If, as now appears likely, Manchester’s duelling giants end tomorrow tied on points, it will be the first time in two decades of the Premier League that the title is decided by another means. There are, however, historical examples of both goal difference and goal average being used to crown England’s champions, and FIFA.com looks back at the winners and losers involved.

1923/24: Terriers toast tightest of triumphs
Had the current rules been in place 88 years ago, England would have had its first and only Welsh champion. Cardiff City finished the season locked together with Huddersfield Town on 57 points and a goal difference of +27, but with the Bluebirds having scored 61 to their rivals’ 60. Goal difference and goals scored were not determining factors in those days, however, with a deadlocked title instead decided by a system known as ‘goal average’, where the number of goals scored is divided by the number conceded. So it was that Cardiff, whose star player Len Davies had missed a potentially championship-clinching penalty in a final day draw with Birmingham City, lost out by 0.024 of a goal. For Huddersfield, this was the start of a run of three successive championships, while for Cardiff, it was the closest they would ever come to top flight glory, with the team slipping down to Division 3 South within seven years.

1949/50: Wolves pipped by Pompey
This title race was one of the most open in English history, with the top seven clubs separated by just four points. Sunderland ended the season just a point behind the leading duo of Portsmouth and Wolverhampton Wanderers, who finished with 53 points apiece. Pompey, the reigning champions, had looked set to defend their crown by a more comfortable margin until the penultimate weekend, when they went down 2-0 at Arsenal. That allowed Wolves a glimmer of hope, but although they did their part – beating local rivals Birmingham City 6-1 – Portsmouth rose to the challenge with a convincing 5-1 victory over Aston Villa. The outcome was that the south coast side took the championship by a goal average of 1.947 to 1.551, although it was to be their last top flight title, while Wolves went on to take home the trophy three times before the decade was out.

1952/53: Gunners edge Finney's PNE
Just three years had passed when goal average was again called upon, and on this occasion it was not the outcome that most neutrals were hoping for. The much-admired Preston North End had not won a title since 1890 and, in Tom Finney, possessed arguably the greatest individual talent of that era. In the red corner, however, were six-time champions Arsenal, and despite losing 2-0 at Preston’s Deepdale Stadium on the penultimate weekend, they came from behind the following Friday to beat Burnley 3-2 and take the championship by just 0.099 of a goal. As for the beaten Lilywhites, they gained some consolation by winning the FA Cup the following year, but dropped out of the top flight in 1961 and have never returned since.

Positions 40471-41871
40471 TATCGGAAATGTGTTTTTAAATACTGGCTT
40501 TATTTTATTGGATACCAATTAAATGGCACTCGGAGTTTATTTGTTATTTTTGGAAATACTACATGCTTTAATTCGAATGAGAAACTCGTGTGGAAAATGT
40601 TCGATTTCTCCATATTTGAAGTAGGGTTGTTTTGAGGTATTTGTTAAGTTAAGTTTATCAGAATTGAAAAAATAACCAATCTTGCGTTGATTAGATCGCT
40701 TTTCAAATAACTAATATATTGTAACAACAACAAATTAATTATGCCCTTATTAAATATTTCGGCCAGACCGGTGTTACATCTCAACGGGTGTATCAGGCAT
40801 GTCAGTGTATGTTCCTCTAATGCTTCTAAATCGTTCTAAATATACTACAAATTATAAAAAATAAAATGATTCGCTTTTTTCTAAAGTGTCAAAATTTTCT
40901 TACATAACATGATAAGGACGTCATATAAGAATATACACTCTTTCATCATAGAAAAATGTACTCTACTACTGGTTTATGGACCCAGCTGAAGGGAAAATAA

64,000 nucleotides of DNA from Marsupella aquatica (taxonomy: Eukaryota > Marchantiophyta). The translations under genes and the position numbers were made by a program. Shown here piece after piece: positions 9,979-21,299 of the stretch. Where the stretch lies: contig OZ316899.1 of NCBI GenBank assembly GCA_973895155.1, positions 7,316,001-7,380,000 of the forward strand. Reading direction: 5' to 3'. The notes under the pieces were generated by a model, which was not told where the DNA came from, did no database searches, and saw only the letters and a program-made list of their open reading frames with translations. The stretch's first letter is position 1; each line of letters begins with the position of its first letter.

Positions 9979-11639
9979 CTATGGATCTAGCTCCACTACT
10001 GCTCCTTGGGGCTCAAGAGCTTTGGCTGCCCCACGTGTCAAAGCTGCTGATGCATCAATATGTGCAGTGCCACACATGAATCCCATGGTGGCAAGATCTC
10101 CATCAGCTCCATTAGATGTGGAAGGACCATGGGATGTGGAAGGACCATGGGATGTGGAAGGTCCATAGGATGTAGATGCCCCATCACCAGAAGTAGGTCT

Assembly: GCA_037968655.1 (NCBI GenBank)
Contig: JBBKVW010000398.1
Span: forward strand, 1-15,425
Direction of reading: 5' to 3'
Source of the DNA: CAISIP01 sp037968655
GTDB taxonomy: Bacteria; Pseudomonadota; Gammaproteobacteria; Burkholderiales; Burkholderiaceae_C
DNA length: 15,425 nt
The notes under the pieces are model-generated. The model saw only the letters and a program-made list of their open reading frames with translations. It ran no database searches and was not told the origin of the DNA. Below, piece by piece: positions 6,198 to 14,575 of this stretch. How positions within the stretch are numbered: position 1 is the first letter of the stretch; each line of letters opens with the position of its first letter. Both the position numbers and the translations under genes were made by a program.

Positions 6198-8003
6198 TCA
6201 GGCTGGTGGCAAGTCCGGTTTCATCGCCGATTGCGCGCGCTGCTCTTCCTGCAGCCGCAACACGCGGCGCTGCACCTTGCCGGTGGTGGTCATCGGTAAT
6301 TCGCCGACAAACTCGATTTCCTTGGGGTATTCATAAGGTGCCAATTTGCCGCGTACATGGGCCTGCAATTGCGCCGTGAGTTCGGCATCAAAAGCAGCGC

1964/65: Busby’s boys thwart Revie’s Leeds
With Manchester United winning their first title since the 1958 Munich air disaster, this season was as emotional as it was exciting. Don Revie’s Leeds United, newly promoted from the Second Division, pushed Matt Busby’s side all the way, but a 3-3 draw at Birmingham City on the final Monday of the league season proved fatal. Further north, goals from United’s Denis Law (2) and George Best were securing a 3-1 victory over Arsenal – their seventh win in succession – and establishing a lead that enabled them to lose to Aston Villa on the final day and still claim the title thanks to their significantly better goal average (2.282 to Leeds’ 1.596). Among the jubilant players were Bobby Charlton and Bill Foulkes, members of the tragic Busby Babes, and within three years both would be holding aloft the European Cup.

1988/89: Thomas breaks Liverpool hearts
The only previous English league race decided by goal difference culminated in, without doubt, the most dramatic conclusion to any season in the nation’s history. A combination of luck, circumstances and the dreadful Hillsborough disaster had led to England’s top two facing off in the final game of the season, a week after Liverpool had lifted the FA Cup and with all the other teams having completed their fixtures. The Reds were at home, had won seven of the last ten championships and were unbeaten in 18 matches. They could even afford to lose by a single-goal margin and still retain the title. That looked the likely outcome as, with seconds to go, they held on against an Arsenal side 1-0 up and seemingly destined for gallant failure. That was until Michael Thomas wrote his name into football folklore, flicking the ball over Bruce Grobbelaar in the final minute of the season to score one of the most important and iconic goals in England’s football history.